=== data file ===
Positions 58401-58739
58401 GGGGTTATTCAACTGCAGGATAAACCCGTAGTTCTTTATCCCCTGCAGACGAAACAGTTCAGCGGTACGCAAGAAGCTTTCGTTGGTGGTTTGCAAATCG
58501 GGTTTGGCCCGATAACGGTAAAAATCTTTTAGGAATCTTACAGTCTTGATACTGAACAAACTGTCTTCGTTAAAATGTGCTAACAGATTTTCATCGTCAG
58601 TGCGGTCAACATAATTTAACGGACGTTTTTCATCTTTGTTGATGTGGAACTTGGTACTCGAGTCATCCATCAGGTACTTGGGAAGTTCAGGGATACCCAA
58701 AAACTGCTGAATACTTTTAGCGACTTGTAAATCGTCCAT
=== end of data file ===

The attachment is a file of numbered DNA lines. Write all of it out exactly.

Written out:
Positions 58401-58739
58401 GGGGTTATTCAACTGCAGGATAAACCCGTAGTTCTTTATCCCCTGCAGACGAAACAGTTCAGCGGTACGCAAGAAGCTTTCGTTGGTGGTTTGCAAATCG
58501 GGTTTGGCCCGATAACGGTAAAAATCTTTTAGGAATCTTACAGTCTTGATACTGAACAAACTGTCTTCGTTAAAATGTGCTAACAGATTTTCATCGTCAG
58601 TGCGGTCAACATAATTTAACGGACGTTTTTCATCTTTGTTGATGTGGAACTTGGTACTCGAGTCATCCATCAGGTACTTGGGAAGTTCAGGGATACCCAA
58701 AAACTGCTGAATACTTTTAGCGACTTGTAAATCGTCCAT